We learned to love Kevin Garnett pretty damn fast — how many true superstars don’t care about shots and feed off of anchoring the defense? And Allen had his fans here anyway because of the UConn connection. The emergence of Perk and Rondo, the contributions from Eddie House, James Posey, Big Baby (who also came over in this trade), Leon Powe (you know how to pronounce it now, Phil), and P.J. Brown … I mean, they were established as Our Guys and worthy if distant successors to the Big Three before the confetti fell. Winning the series against the Hawks and then the Cavs the way they did proved their mettle. Only regret with that group is that they didn’t win more than one.

Does Chiarelli have to run his transactions by Neely? If so, they should both be fired.
— Brian

Of course he does. Cam’s his boss. What, do you think Chiarelli barges into Neely’s office and says, “Guess what, Sea Bass? I just traded for Loui Eriksson! And wait until you hear who I gave up!”

I understand the diehards’ frustration at the moment, but I hope Chiarelli and Claude Julien survive this season. Chiarelli has made some well-documented mistakes, but they seemed to have fixed the scouting and player development problems with the hiring of Keith Gretzky, and that has been a bigger detriment than any of the above-scale contracts that have been handed out to the likes of Chris Kelly.


I’m not a Reilly Smith fan, but that’s a reasonable deal — and one that is tradable. The Bruins have won a Cup and damn near won another in the last four years. Chiarelli and Julien have made mistakes, but they’ve been good at their jobs.

Maybe it’s me being too much of a Patriots homer, but didn’t Denver get away with only little flack for being a one-and-done after engaging New England in an arms race last offseason? DeMarcus Ware, Emmanuel Sanders, Aqib Talib, etc., and they can’t make it out of the Divisional Round. I figured we’d see MUCH more coverage about them loading up in the offseason only to falter. I really do think it’s awesome that, besides the Ware signing, the Pats matched them pound-for-pound and came out on top.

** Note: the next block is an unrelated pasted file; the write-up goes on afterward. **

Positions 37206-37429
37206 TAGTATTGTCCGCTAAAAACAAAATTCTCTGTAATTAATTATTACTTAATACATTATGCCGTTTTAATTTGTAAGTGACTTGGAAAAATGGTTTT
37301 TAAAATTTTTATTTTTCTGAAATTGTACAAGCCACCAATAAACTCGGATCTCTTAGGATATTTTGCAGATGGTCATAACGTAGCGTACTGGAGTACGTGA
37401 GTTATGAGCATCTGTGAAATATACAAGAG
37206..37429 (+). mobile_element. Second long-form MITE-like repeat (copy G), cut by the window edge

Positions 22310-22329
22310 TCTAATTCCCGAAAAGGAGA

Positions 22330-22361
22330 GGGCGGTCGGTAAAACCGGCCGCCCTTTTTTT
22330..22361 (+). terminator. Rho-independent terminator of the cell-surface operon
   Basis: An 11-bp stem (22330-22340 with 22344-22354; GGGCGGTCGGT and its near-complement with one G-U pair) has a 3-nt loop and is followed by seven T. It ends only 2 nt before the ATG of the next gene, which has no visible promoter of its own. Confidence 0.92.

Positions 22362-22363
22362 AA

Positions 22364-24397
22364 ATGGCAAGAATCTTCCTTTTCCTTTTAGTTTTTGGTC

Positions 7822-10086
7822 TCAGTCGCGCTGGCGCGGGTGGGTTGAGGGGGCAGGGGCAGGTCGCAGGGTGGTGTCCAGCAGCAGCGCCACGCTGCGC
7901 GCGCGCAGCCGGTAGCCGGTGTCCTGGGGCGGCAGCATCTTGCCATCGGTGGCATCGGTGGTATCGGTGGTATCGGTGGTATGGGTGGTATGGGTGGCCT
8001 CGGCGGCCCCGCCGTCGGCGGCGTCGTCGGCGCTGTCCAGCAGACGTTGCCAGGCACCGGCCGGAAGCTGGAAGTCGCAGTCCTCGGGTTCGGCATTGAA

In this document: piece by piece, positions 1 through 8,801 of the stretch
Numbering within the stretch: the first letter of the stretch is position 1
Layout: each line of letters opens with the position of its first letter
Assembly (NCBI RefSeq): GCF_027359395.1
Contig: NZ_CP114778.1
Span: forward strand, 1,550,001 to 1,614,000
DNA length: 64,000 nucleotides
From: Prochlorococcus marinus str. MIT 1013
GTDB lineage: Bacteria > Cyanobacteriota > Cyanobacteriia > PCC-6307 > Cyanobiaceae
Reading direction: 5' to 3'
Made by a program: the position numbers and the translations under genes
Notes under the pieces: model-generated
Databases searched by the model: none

— Chris

What’s funny is that the new guys were almost entirely upgrades over their predecessors across the board, something Bill Barnwell pointed out in a recent Grantland column. Talib was better than Champ Bailey, Sanders was an upgrade on Eric Decker, Ward gave the secondary a big-hitter … and yet they slipped. And you know why they slipped? Because their quarterback’s fastball turned into a changeup. That’s why there was little criticism from the national media about the Broncos’ slip. Much of it was on Manning’s weakened shoulders, and nothing is Manning’s fault unless it’s too blatant to ignore.

Among the reasons I’m optimistic about the Sox this year is that I think most observers are not appreciating the magnitude of having healthy versions of Pedroia and Napoli. It’s become fashionable to point to the decline in Pedroia’s production, but it’s at least possible that’s entirely due to injuries. Yeah, they could still use some more pitching, but I get excited at the depth of the lineup.
— John


Completely agree, John. The lineup should be a machine, even with the large potential variances in performance from talented but unproven players like Xander Bogaerts and Rusney Castillo. Napoli played with a hand injury all year, and he apparently hadn’t slept since 1997, either. I expect a big season from him. I’m a little warier about Pedroia, but if he can get past Opening Day for once without hurting himself, I’ll believe.

Until next week, the mailbox is closed. Exit music, please.

Because Bird’s shot was beautiful music in its own way, that’s why. (By the way, who invited Ralph Sampson to this thing? Awkward.)

Follow Chad on Twitter @GlobeChadFinn and ‘like’ his page on Facebook.